Campaigners want the owners of New Zealand's major supermarkets Foodstuffs and Progressive Enterprises to take the lead in reducing plastic bag use because 700 million plastic bags are given away by supermarkets annually. In April, Foodstuffs announced a levy to become effective in August 2009 in selected stores
Originally posted by RedGolem
Plastic bags will now be banned in Italy but I think we are going to be seeing more of this in the near future
Originally posted by silo13
Anyway, as per the grocery sacks? It sounds like a great idea but the thought of going back to paper (tree killers) is so not appealing. I hope that problem is fixed too...
All kinds of paper are made out of 100% wood with nothing else mixed into them. This includes newspaper, magazines and even toilet paper.Most pulp mills use good forest management practices in harvesting trees to ensure that they have a sustainable source of raw materials. One of the major complaints about harvesting wood for pulp mills is that it reduces the biodiversity of the harvested forest. Trees raised specifically for pulp production account for 16 percent of world pulp production, old growth forests account for 9 percent, and second- and third- and more generation forests account for the rest. Reforestation is practiced in most areas, so trees are a renewable resource. The FSC (Forest Stewardship Council) certifies paper made from trees harvested according to guidelines meant to ensure good forestry practices.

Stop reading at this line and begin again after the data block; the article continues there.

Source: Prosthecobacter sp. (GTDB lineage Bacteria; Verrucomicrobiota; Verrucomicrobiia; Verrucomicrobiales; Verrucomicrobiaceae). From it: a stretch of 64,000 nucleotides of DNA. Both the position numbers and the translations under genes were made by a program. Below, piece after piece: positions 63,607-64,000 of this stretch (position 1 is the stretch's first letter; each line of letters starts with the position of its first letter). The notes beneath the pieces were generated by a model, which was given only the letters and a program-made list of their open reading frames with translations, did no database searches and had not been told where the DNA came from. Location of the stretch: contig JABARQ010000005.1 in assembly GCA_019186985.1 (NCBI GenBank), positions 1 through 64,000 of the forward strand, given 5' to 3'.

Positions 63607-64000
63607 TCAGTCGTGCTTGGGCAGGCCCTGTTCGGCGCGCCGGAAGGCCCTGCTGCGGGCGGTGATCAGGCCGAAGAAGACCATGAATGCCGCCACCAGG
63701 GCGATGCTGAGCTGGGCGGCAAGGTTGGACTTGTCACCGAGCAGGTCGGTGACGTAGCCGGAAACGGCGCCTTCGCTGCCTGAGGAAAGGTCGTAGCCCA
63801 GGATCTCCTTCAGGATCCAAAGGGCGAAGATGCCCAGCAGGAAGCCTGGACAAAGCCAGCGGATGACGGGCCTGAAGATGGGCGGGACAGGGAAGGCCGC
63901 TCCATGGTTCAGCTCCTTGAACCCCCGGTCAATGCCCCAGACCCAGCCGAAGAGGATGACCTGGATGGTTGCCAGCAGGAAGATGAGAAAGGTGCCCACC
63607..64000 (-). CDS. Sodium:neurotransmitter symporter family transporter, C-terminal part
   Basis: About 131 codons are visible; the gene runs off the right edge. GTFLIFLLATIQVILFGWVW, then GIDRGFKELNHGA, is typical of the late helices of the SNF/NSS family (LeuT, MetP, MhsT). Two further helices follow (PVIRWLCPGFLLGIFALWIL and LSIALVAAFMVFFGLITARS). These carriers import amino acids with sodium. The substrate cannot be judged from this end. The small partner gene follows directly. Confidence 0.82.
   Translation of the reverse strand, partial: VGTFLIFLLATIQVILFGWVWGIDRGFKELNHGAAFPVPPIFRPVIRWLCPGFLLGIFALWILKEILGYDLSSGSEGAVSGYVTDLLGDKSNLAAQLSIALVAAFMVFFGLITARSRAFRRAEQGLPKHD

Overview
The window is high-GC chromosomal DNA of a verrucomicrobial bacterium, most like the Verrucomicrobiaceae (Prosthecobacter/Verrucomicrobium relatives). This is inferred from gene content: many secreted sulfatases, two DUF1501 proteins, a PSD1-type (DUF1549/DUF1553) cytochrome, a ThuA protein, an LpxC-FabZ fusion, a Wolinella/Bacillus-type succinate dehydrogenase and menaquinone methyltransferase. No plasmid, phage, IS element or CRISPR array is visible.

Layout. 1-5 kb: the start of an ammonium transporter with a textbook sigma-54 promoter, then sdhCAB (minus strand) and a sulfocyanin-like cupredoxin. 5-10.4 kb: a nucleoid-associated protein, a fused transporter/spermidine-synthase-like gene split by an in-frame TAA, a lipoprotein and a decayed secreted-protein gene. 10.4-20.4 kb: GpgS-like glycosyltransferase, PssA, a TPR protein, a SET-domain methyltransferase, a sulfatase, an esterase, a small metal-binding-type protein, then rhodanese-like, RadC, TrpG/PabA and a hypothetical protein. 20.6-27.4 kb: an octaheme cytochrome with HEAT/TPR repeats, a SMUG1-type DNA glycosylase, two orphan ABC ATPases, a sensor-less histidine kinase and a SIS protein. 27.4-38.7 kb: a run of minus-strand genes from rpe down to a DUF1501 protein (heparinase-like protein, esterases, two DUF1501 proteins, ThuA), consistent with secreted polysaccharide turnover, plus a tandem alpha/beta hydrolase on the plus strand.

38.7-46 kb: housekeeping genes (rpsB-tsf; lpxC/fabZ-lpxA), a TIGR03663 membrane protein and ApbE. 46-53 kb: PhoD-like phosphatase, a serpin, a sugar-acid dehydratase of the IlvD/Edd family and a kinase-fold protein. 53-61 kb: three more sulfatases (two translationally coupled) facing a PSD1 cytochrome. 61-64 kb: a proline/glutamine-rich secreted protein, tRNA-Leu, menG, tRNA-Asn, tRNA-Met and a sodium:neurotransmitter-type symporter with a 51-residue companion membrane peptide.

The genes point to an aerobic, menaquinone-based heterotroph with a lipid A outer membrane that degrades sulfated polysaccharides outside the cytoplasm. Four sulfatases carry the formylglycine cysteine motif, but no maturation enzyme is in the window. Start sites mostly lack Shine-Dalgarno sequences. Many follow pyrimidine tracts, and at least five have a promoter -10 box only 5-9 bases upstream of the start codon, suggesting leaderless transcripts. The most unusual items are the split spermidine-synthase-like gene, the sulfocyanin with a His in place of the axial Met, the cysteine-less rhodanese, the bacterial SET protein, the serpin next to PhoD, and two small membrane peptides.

Originally posted by NuclearPaul
What they will do is "ban" them. Then shoppers will be "saved" by having the option to buy "approved" versions of the same thing. When we go to the shops now, they ask us "would you like a bag with that?". Well, yes, I'd like to be able to carry my groceries to the car!
Just another clever scam to syphon money out of the citizens, while pretending that they care. Nothing more, nothing less.
Originally posted by Rockpuck
I'm glad to see it, Ireland did a 10c charge per bag not long ago and drastically reduced the number of bags going to land fills.